A report released by an influential European advisory panel is calling for a ban on cellphones and wireless Internet connections in schools, expressing the fear that the electromagnetic radiation the technologies emit could pose long-term health hazards for children.

As London’s Daily Mail reports, the paper produced by a Council of Europe committee already has sparked controversy. It runs counter to the views of many authorities and researchers who maintain that the technologies are safe or, at least, have not been shown to do harm.

Still, the committee’s draft resolution declares, “Waiting for high levels of scientific and clinical proof before taking action to prevent well-known risks can lead to very high health and economic costs, as was the case with asbestos, leaded petrol and tobacco.”

The Council of Europe, as Forbes points out, is little-known — even in Europe — and has no legislative authority, but it is nevertheless an influential policy-making force. The recommended cellphone and Wi-Fi bans, which will be considered by the council’s full assembly, come from the Committee on the Environment, Agriculture and Local and Regional Affairs, which has been studying the risks of low frequency radiation.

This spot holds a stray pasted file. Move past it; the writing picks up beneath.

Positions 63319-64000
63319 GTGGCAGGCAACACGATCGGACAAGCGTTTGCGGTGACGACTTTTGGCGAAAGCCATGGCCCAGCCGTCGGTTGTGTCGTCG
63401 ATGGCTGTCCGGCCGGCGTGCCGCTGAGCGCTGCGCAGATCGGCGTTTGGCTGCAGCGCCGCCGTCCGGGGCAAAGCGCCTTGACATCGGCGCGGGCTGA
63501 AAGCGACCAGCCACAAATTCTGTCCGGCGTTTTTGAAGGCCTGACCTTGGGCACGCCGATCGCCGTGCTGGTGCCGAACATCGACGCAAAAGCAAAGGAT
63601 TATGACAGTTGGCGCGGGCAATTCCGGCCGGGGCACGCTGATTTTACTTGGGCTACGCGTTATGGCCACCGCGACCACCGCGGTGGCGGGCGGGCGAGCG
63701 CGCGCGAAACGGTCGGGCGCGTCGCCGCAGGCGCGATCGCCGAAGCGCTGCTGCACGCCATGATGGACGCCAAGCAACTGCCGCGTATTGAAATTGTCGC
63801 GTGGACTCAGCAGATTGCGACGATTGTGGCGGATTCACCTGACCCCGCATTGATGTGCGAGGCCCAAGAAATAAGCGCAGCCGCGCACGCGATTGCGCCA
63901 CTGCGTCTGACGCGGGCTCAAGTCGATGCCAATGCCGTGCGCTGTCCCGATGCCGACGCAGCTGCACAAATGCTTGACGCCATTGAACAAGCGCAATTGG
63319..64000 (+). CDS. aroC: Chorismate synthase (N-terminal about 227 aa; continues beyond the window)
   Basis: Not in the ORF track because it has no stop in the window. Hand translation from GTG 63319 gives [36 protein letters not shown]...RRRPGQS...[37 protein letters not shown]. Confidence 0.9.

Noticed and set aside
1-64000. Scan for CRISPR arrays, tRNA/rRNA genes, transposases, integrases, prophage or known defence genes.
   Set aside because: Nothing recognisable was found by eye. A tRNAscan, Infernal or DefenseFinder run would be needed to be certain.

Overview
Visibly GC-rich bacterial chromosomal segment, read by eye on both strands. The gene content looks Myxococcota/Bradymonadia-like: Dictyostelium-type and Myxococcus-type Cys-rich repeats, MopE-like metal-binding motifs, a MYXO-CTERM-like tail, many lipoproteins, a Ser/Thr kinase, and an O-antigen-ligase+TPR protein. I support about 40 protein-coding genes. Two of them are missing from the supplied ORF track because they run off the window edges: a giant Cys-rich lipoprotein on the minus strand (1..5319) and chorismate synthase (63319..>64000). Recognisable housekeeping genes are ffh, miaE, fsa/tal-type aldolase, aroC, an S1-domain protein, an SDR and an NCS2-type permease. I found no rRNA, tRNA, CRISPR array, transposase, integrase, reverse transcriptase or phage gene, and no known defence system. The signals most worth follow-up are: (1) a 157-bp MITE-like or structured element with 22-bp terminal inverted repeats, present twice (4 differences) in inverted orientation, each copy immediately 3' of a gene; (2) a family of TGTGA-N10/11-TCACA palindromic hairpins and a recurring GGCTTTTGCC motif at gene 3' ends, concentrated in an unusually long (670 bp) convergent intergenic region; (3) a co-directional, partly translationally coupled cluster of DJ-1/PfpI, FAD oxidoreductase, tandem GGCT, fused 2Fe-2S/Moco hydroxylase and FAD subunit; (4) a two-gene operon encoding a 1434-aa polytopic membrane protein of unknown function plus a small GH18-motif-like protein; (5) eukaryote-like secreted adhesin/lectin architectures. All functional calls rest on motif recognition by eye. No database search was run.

The panel is calling for European governments to impose restrictions, saying that that radiation from cellphones and Wi-Fi — as well as from cordless phones and baby monitors — could cause cancer and harm children’s brain development.

Many experts, however, dispute the panel’s stance.

“There is very little evidence for harmful effects,” Les Barclay, the vice chairman of the Mobile Telecommunications and Health Research Programme, told The Telegraph. Barclay’s group is a United Kingdom initiative that has looked into the potential health issues raised by cellphones.

Teachers unions, Metro reported, said they would oppose a Wi-Fi ban. They said removing it from classrooms would disrupt learning because more than 60 percent of British primary schools and 89 percent of secondary schools use Wi-Fi networks.

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